A new edition of Shaping the Future of Work: A Handbook for Action and a New Social Contract by Lee Dyer, ILR emeritus professor of Human Resource Studies, and MIT Professor Thomas A. Kochan is a call to action to develop good jobs and strong business while overcoming social and economic divisions.
According to Routledge, which published the book in November, it “provides a clear roadmap for the roles workers and leaders in business, labor, education, and government must play in building a new social contract for all to prosper.”
Dyer taught at ILR for 45 years and is a research fellow at ILR’s Center for Advanced Human Resource Studies. Kochan is the George M. Bunker Professor of Management at the MIT Sloan School of Management. He taught at ILR before joining MIT’s faculty.
Dyer recently discussed the book for this story:
How did the social contract between workers and employers evolve in the post-World War II years?
It evolved organically, thanks to the confluence of several favorable conditions: (1) U.S. corporations were dominant globally after the war and many of the bigger ones were highly regulated, so conditions weren’t as competitive as they are now, (2) executives had a greater sense of social responsibility than they do now (perhaps because of condition 1), (3) unions were powerful and negotiated very favorable contracts which other companies often adopted, and (4) New Deal labor laws and policies were in effect and effectively enforced, and for example, facilitated the large and powerful unions.
How and when did the social contract fall apart?
Starting in the mid- to late-70s, companies began facing more competitive conditions and became enamored with and empowered by Milton Friedman’s admonition to pay attention to profits and stockholders and don’t worry about any obligations to employees or other stakeholders. The labor movement steadily declined in membership and power, in part because of tougher anti-union stances by management, and thus found it tougher to resist the executive profit grab. Reagan’s mass firing of the country’s air traffic controllers in the early ’80s jump-started this effort. From then until now, right-wing pressures for stockholder preeminence and less government regulation of business kept eating away at workers’ rights, while creating conditions favoring the flow of riches to the already rich.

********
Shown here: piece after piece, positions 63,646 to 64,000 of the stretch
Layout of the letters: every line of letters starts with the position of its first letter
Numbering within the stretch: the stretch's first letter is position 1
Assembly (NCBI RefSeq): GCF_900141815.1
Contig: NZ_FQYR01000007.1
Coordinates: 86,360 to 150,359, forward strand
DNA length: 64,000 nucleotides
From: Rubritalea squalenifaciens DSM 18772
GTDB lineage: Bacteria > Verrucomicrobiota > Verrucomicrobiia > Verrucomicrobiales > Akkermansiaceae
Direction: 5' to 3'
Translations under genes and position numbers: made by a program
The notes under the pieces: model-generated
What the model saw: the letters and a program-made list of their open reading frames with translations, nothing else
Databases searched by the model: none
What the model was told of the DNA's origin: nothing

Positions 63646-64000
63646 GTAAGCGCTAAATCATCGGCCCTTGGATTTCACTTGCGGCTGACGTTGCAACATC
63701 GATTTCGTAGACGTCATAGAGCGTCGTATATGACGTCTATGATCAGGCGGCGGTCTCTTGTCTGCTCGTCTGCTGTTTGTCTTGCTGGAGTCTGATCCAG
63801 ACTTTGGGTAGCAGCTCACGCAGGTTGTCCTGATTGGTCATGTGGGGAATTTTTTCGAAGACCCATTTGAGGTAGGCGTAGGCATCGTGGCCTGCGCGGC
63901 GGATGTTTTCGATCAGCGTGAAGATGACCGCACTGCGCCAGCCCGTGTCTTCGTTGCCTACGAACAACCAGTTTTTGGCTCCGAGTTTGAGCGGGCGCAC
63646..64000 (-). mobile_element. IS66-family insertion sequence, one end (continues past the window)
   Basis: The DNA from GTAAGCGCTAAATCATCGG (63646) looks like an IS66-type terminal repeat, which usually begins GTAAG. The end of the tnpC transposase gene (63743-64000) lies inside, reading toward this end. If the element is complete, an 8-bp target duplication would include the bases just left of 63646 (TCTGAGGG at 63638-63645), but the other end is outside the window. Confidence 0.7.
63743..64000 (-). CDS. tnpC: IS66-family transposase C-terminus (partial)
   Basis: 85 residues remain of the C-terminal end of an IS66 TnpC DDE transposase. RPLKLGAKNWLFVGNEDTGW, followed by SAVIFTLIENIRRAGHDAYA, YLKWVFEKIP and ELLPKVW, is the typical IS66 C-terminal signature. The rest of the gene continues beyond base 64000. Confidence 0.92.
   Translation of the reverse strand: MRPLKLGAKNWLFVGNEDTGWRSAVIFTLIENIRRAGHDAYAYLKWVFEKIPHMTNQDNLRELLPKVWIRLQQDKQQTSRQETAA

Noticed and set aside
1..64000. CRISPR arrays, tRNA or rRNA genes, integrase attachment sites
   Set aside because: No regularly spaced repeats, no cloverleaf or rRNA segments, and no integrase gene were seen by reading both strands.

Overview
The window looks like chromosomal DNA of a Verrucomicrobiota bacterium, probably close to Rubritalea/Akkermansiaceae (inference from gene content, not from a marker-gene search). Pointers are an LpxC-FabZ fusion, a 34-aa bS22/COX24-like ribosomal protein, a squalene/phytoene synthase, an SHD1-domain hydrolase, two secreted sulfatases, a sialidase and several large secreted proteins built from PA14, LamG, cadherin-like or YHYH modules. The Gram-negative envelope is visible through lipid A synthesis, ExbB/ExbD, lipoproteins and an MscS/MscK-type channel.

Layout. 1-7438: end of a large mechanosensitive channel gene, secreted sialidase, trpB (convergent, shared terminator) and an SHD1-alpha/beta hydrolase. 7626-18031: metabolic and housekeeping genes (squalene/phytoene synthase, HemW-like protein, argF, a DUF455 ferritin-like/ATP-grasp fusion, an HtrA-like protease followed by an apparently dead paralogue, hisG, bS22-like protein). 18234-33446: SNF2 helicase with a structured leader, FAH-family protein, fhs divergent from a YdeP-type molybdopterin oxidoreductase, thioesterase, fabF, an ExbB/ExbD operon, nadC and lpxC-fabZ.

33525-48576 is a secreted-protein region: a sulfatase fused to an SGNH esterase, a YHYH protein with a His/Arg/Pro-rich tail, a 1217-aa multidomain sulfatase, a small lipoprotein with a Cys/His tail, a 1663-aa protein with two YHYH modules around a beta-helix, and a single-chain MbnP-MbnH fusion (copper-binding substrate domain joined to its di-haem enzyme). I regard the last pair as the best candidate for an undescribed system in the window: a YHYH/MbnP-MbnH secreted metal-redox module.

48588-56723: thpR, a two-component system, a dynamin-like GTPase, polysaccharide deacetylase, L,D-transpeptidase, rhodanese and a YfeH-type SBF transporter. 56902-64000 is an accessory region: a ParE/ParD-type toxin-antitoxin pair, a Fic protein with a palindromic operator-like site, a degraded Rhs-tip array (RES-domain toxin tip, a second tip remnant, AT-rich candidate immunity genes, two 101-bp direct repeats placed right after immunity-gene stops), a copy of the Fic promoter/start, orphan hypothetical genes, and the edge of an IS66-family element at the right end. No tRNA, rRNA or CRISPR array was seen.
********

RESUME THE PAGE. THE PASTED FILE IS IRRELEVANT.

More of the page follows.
Do you see opportunity for a new social contract? Why?
Yes, when I’m being optimistic. The Business Roundtable just came out with a new statement on the purpose of the corporations, which adopted a stakeholder, rather than pure stockholder, preeminence point of view. This was in the context of “making the economy work for everyone” including workers. President Biden certainly shares this view, as do union leaders, and other labor advocates. So, there is some commonality to work from. Of course, there are differences of opinion about the meaning of this phrase. Some question whether corporate types even really believe in it. But, if there is a common base to work from, negotiations are possible.
Has the pandemic opened the door to a shift in the workplace where there will be more focus on equality and more flexibility for workers?
Yes. It certainly has highlighted the ways in which the economy isn’t working for everyone (to those who will pay attention). So, there is hope. But, again, unless there are forums for pursuing a new social contract, it will be easy for the major players to just talk – or worse, endlessly and futilely argue with each other.
You and your co-author, Tom Kochan, say we have the ability to shape the work of the future by harnessing the power of new technologies. Who will lead that charge?
MIT has a good start on this with its university-wide Task Force on Work of the Future. The basic position is that technology is too important to be left entirely to the technologist, particularly when it comes to basic designs and workplace applications. The task force and others advocate partnerships between technologists and users, each to inform the other, so that by and large, we get technologies that augment work, rather than replace it.
What strategies will business have to adopt to create good jobs and what do you expect those good jobs to look like?
They have to take the Business Roundtable stakeholder view seriously, to learn to view workers as valuable resources to be used to their full capacities rather than simply as costs to be eliminated or at least minimized, and to get out from under Wall Street’s relentless pressure for short-term profits.